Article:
The Arctic walrus that was spotted off Co Kerry four months ago has now appeared at Clonea Strand and Ardmore Bay in Co Waterford, experts have confirmed.

Sightings officer with the Irish Dolphin and Whale Group Pádraig Whooley said the animal has distinctive white blotches on its left flipper.

Speaking on RTÉ's Morning Ireland, Mr Whooley said the walrus visited Wales, England and France, completing a 2,000km journey before returning to Ireland.

It is a remarkable story, he said, noting that it went as far south as La Rochelle, France.

Mr Whooley said he does not know why the walrus has returned to Ireland, but he hopes that it will spend a bit of time here before tracking back north towards a more comfortable habitat.

He added that walruses travel very fast in the water.

The animal was seen off Cornwall last Friday and covered 250km of open ocean to reach the Waterford coast, he noted.

Mr Whooley said: "Distances mean very, very little to this animal."

He urged the public to keep away from the walrus and give it a "respectful distance".

When the walrus was washed up on rocks at Valentia Island, Co Kerry, in March it was discovered by a father and his young daughter while they were walking. It then travelled onward to Wales.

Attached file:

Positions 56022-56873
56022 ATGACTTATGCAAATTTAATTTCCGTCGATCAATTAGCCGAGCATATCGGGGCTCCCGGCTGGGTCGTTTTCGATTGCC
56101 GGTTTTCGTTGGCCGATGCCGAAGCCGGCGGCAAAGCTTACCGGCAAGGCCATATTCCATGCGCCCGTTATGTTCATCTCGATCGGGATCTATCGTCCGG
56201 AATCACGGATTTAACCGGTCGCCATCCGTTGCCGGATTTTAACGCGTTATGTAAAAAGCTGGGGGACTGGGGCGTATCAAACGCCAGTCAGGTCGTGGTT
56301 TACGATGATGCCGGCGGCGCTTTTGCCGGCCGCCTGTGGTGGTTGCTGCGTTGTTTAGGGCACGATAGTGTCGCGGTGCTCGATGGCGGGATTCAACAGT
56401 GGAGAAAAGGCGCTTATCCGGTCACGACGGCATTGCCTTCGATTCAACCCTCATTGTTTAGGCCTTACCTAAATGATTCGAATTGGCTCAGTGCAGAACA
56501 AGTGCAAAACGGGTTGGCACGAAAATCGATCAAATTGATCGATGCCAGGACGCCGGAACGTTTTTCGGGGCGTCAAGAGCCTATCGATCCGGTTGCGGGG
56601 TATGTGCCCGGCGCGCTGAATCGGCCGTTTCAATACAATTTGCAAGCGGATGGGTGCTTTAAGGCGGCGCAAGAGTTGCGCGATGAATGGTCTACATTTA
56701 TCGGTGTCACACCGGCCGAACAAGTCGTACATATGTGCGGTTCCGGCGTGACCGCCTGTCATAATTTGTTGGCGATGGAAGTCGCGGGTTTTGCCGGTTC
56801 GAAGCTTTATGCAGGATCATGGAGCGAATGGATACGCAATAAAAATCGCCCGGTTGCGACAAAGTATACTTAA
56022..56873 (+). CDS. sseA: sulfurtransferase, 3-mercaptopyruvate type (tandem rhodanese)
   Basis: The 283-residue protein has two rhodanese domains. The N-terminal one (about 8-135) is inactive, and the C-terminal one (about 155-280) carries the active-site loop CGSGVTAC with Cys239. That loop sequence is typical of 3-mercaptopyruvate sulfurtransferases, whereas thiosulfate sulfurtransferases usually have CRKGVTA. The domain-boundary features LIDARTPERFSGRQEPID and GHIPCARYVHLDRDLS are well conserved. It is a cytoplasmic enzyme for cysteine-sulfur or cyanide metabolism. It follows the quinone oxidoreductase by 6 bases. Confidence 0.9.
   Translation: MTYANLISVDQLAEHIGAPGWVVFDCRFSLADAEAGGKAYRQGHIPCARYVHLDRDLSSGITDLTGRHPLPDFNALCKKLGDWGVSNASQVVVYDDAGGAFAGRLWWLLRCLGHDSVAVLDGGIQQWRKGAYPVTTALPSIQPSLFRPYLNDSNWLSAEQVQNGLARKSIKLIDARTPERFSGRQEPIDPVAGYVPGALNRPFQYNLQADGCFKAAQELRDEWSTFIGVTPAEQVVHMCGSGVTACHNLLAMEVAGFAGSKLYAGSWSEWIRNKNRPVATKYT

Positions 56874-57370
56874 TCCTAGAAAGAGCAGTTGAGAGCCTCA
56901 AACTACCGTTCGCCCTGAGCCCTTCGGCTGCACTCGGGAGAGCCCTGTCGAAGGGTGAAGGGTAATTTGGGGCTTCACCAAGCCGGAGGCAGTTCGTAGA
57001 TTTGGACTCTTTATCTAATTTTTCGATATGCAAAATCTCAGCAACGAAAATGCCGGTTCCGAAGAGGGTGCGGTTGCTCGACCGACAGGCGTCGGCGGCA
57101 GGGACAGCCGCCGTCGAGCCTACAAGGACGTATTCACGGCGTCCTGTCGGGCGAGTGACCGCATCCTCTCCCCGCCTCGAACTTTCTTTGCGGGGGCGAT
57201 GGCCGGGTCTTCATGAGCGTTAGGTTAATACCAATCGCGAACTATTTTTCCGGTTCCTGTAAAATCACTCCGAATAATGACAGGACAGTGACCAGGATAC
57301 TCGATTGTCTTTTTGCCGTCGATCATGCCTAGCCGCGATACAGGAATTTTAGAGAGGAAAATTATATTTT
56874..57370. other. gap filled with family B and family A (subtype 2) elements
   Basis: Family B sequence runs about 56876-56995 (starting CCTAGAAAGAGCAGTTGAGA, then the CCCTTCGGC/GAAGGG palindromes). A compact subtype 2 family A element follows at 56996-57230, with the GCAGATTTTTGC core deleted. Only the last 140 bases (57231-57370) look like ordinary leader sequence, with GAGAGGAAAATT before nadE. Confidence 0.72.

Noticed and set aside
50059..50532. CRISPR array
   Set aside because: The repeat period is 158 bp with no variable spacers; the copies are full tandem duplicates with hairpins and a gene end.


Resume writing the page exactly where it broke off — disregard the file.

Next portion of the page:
The walrus was in an extremely exhausted state.

Over two metres in length, it is believed that he is quite young as his tusks are only 30cm long.

The tusks of a fully grown walrus can grow up to one metre in length.

Patrick Shields, general manager at the Cliff House Hotel in Ardmore, joked that staff were surprised to see international guests arriving in the summer of a pandemic.

He said: "I received a phone call at home to say we had a visitor in the bay since early morning.

"I was aware that Mike Dunne, a local fisherman, was going out to check and that there was a boat with a walrus on it in the harbour, which was surprising to me, initially. I needed to see it with my own eyes.

"When I came to the hotel around lunchtime I was surprised that Wally the Walrus had shown up.

"We haven't had a lot of international visitors this summer. So someone from Norway was exciting, and in particular a walrus, which was amazing. It's gathered a lot of attention.

"We understand he's been here since about 9am yesterday morning, or maybe a little bit before. There have been sightings all day yesterday and today as well."

Dubliner John Burn, visiting Ardmore on holiday, was among those seeking Wally out.

He said: "I'm going to have a look at him. I'm going up Declan's Way for the walk. I didn't think he was here today.

"I just seen a picture of him in the paper this morning. He's a long way from home, isn't he?"